“This I speak of knowingly as a former FBI agent who worked both on criminal cases and on counterintelligence cases. It’s a much lower bar. You really need hardly anything all to start,” Ruskin said.
The hope was “that by doing a counterintelligence investigation, they would gather enough information to ultimately switch over to a criminal case. But that’s not the way it’s supposed to work,” he said.
“When Trump initially was making statements at the end of 2016 or 2017 that he was being spied upon, you know, I thought he was being paranoid. I didn’t believe it,” Ruskin said, adding that he was “flabbergasted” when he discovered Trump’s claims were true.
While Trump has been criticized for attacking the intelligence community, Ruskin has defended the president.
“It’s the ultimate sign of a police state when you’re not allowed to criticize the leadership of the police, national police, and the national intelligence services,” he said.
“FBI agents and CIA case officers understand full well that they’re not the ones who were being attacked.
“Both the leadership in the intelligence community and the leadership at the FBI have done much to hurt those agencies, which they led.
“I think it’s going to take a while to clean house, and for these agencies to earn back the respect that they’ve lost as a result of corrupt leadership.”
Former FBI Director James Comey was found to have violated FBI policies by sharing classified information on the Russia investigation with a friend, a Columbia University law professor. Comey told his friend to share the information with a reporter to create public pressure.
“For the director of the FBI to be divulging classified information to a non-FBI employee, person without authorization shocked me. And it shocked a lot of current and ex-FBI agents,” Ruskin said.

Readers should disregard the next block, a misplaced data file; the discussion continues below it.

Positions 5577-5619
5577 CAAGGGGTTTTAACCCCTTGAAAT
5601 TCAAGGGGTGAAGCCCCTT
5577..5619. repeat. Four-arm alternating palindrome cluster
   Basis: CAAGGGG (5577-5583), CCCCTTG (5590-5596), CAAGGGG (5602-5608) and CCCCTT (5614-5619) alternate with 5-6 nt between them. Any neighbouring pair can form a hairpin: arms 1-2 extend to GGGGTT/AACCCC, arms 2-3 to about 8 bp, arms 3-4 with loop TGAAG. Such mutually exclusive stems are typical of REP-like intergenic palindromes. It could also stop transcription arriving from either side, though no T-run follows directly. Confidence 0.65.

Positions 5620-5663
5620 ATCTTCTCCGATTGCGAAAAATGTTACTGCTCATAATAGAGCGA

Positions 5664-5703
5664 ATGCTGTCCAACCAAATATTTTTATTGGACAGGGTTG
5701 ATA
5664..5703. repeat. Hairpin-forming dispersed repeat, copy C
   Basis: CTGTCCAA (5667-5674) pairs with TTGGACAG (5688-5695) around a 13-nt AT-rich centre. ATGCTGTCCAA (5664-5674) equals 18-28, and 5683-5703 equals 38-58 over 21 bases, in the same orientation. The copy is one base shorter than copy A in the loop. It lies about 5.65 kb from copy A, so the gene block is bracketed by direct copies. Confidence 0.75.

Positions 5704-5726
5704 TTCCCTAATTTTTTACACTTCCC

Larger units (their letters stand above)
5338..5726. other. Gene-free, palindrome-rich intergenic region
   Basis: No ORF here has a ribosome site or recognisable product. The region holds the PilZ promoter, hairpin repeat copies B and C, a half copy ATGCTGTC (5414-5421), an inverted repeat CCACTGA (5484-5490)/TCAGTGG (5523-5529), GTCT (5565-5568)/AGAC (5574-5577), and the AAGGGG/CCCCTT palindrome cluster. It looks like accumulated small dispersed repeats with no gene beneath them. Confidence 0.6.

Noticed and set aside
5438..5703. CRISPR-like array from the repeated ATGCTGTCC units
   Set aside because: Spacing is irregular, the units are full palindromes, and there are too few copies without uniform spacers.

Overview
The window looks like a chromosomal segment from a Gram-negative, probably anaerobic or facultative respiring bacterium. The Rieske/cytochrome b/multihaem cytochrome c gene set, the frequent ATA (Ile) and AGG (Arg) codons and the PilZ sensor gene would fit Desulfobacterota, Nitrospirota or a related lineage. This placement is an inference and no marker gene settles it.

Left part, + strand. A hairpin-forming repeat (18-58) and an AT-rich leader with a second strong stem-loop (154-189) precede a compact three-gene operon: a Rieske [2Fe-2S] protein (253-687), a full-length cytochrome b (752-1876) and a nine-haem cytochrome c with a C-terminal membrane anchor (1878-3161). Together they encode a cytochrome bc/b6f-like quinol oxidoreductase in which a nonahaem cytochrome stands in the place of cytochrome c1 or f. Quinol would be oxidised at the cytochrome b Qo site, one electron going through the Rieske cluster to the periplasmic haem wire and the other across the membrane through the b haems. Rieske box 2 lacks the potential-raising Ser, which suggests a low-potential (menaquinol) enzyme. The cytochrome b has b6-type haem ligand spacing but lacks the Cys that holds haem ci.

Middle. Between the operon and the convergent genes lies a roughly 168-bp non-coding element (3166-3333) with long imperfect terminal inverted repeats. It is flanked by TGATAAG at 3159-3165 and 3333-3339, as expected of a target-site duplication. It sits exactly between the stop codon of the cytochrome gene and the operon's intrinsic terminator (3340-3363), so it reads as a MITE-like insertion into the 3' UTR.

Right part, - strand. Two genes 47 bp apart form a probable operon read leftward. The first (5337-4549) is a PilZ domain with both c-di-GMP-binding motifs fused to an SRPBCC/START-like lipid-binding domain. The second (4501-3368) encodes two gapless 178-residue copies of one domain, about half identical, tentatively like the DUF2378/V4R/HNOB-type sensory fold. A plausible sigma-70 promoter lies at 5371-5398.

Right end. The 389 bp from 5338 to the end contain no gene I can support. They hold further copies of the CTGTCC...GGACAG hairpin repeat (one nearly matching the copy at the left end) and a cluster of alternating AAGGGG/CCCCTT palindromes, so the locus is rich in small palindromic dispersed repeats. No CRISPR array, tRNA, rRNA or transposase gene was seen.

“That kind of behavior, had it been done by an ordinary FBI agent, would immediately have led to firing and maybe criminal prosecution.”
Ruskin also highlighted irregularities in the investigation led by special counsel Robert Mueller, exemplified in the FBI’s interview with Trump’s former national security adviser Lt. Gen. Michael Flynn. Prior to the interview, then-FBI Deputy Director Andrew McCabe suggested to Flynn that he didn’t need to have a lawyer present, according to court documents.
In his notes, McCabe wrote: “I explained that I thought the quickest way to get this done was to have a conversation between [Flynn] and the agents only. I further stated that if LTG Flynn wished to include anyone else in the meeting, like the White House counsel for instance, that I would need to involve the Department of Justice. [Flynn] stated that this would not be necessary and agreed to meet with the agents without any additional participants.”
Ruskin said, “Telling someone that they wouldn’t need an attorney is the opposite of fair play.”
Furthermore, FBI officials and the two agents who interviewed Flynn chose not to warn him there would be penalties for making false statements, because they wanted to make sure he was “relaxed” during the interview.